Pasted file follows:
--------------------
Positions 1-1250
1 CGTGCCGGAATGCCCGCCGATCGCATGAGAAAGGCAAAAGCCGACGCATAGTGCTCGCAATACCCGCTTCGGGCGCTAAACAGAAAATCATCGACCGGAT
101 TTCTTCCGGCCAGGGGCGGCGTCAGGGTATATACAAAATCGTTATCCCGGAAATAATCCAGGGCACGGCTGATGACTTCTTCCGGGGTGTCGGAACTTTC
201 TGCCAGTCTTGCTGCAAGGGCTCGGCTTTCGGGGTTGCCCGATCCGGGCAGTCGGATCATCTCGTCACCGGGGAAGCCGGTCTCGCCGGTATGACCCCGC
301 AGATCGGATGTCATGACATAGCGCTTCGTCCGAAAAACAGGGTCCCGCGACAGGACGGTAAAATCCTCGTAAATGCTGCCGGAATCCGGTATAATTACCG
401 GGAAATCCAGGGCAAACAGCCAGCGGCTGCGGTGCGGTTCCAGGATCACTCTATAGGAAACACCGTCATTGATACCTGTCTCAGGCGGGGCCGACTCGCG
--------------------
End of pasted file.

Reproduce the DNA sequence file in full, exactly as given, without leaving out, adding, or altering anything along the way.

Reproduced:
Positions 1-1250
1 CGTGCCGGAATGCCCGCCGATCGCATGAGAAAGGCAAAAGCCGACGCATAGTGCTCGCAATACCCGCTTCGGGCGCTAAACAGAAAATCATCGACCGGAT
101 TTCTTCCGGCCAGGGGCGGCGTCAGGGTATATACAAAATCGTTATCCCGGAAATAATCCAGGGCACGGCTGATGACTTCTTCCGGGGTGTCGGAACTTTC
201 TGCCAGTCTTGCTGCAAGGGCTCGGCTTTCGGGGTTGCCCGATCCGGGCAGTCGGATCATCTCGTCACCGGGGAAGCCGGTCTCGCCGGTATGACCCCGC
301 AGATCGGATGTCATGACATAGCGCTTCGTCCGAAAAACAGGGTCCCGCGACAGGACGGTAAAATCCTCGTAAATGCTGCCGGAATCCGGTATAATTACCG
401 GGAAATCCAGGGCAAACAGCCAGCGGCTGCGGTGCGGTTCCAGGATCACTCTATAGGAAACACCGTCATTGATACCTGTCTCAGGCGGGGCCGACTCGCG